"This Year's Girl" is much-welcomed cool-down after This Year's Model's comparatively raucous opener, "No Action"
Don't put your life in the hands of a rock 'n' roll band -- even if it did record the 87th Most Acclaimed Album of All Time. Oasis' Britpop colossus is next on Counterbalance.
Really, do we need another article posted on the Internet that ponders the paradigm-shifting possibilities posed by that very same Internet? Right now, I’m just not sure that we do.
For three decades, punk's not-so-secret weapon -- pioneering women -- have shaped the sonic template and bristling attitude of underground music's teeming core.
What happens when you combine two of the smartest pop songwriters that Sweden has to offer? You get the incredible, feel-good bounce of We Are Serenades, and the band sits down with PopMatters to talk pencils, porridge, and re-imagining a Flaming Lips album in 3D . . .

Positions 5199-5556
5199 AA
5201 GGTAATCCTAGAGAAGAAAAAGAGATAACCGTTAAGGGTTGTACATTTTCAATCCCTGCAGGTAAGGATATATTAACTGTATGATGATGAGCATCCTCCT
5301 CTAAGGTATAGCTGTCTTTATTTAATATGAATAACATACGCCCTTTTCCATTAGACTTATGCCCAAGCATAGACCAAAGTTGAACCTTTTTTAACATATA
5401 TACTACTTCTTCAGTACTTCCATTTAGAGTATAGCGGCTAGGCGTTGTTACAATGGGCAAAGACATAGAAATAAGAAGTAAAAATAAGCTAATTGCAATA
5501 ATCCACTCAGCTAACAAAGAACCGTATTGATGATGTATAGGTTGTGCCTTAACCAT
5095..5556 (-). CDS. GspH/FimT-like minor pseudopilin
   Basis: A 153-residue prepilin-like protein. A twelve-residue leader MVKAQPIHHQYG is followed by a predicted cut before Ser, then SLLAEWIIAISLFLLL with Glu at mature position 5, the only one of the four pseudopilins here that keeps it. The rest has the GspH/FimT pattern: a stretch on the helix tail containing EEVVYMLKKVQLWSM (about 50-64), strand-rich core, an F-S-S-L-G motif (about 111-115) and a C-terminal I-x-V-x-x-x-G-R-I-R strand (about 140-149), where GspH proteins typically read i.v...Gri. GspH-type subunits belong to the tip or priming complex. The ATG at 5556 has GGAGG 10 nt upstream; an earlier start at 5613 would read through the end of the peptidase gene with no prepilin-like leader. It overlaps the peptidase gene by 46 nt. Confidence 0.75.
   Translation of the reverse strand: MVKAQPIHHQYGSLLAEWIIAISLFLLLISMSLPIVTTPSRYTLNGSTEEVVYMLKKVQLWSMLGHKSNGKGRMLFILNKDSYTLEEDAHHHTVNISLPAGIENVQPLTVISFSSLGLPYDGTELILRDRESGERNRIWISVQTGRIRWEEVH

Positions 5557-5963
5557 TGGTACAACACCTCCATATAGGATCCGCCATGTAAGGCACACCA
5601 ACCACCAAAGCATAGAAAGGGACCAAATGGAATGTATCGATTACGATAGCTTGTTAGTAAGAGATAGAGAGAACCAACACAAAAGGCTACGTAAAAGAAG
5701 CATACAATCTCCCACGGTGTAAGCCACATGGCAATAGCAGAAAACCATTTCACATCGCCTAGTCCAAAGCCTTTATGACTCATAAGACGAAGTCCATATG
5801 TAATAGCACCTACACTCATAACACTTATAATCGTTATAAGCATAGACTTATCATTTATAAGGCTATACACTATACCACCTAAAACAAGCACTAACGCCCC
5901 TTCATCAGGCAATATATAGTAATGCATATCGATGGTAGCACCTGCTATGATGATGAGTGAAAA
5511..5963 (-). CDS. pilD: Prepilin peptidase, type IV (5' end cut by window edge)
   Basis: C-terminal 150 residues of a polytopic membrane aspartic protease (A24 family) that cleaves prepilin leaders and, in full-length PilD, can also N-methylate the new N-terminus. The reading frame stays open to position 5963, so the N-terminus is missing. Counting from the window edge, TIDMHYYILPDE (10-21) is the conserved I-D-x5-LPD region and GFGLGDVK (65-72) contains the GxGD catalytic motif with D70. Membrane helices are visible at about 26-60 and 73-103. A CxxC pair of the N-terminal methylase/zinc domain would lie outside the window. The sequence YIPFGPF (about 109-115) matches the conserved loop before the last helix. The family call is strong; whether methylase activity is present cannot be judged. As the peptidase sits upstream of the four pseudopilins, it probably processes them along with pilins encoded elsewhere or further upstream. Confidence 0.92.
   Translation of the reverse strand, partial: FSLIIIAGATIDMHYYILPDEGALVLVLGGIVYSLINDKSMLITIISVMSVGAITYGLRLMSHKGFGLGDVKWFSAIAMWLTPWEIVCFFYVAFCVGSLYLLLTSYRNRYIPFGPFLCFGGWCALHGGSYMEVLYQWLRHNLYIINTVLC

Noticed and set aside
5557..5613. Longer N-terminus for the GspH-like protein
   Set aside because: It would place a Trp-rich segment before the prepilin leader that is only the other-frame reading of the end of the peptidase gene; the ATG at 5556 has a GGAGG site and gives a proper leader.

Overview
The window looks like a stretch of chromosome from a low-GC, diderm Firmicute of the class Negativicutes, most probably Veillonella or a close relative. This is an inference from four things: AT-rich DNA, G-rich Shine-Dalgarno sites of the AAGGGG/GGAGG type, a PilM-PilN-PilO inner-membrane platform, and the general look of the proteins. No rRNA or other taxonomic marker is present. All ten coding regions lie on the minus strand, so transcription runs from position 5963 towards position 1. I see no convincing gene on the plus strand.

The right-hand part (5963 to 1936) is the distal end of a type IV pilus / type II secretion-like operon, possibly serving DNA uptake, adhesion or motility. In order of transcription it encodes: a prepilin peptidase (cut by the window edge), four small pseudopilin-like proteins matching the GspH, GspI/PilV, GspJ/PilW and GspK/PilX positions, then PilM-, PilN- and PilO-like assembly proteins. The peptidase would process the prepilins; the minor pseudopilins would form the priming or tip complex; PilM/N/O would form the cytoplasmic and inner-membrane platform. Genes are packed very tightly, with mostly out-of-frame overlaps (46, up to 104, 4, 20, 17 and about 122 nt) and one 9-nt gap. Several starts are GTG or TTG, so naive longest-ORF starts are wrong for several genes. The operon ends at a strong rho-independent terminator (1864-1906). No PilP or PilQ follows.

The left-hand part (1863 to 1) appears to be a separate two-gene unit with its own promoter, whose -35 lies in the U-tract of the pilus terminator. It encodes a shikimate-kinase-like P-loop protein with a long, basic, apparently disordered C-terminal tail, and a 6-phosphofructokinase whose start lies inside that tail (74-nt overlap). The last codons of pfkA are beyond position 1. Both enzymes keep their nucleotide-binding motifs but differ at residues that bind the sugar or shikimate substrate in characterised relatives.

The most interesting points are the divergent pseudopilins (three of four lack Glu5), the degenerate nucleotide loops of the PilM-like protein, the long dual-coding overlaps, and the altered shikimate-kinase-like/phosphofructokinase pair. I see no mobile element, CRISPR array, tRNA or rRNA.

Leaving behind psychedelic prog for nervy New Wave, the latest Between the Grooves series is a track-by-track deconstruction of Elvis Costello's malicious 1978 masterpiece. First up is the frenetic "No Action", Costello's best album opener and a great way of introducing his backing band the Attractions to the world.
You can crush it but it's always here. You can crush it but it's always near. It's Radiohead's sophomore effort, and it's the 86th Most Acclaimed Album of All Time. Counterbalance gives a listen.
The Smashing Pumpkins have always exhibited grandiose ambitions, from their album concepts to their song titles. To commemorate the release of their new record Oceania -- the latest installment in their Teargarden by Kaleidyscope song cycle -- Sound Affects counts down the alt-rockers' ten best six-minute-plus tracks.
It's insanely catchy, it's got a wacky, infinitely rewatchable music video, and it comes from literally the last person you would ever expect to release a huge, catchy dance track.
As this Between the Grooves series concludes, we finish with “Stop Swimming”, one of Steven Wilson’s favorite Porcupine Tree songs. Stupid Dream's jazz-tinged closer is drenched in the mood of disillusionment and the apathy of being apathetic.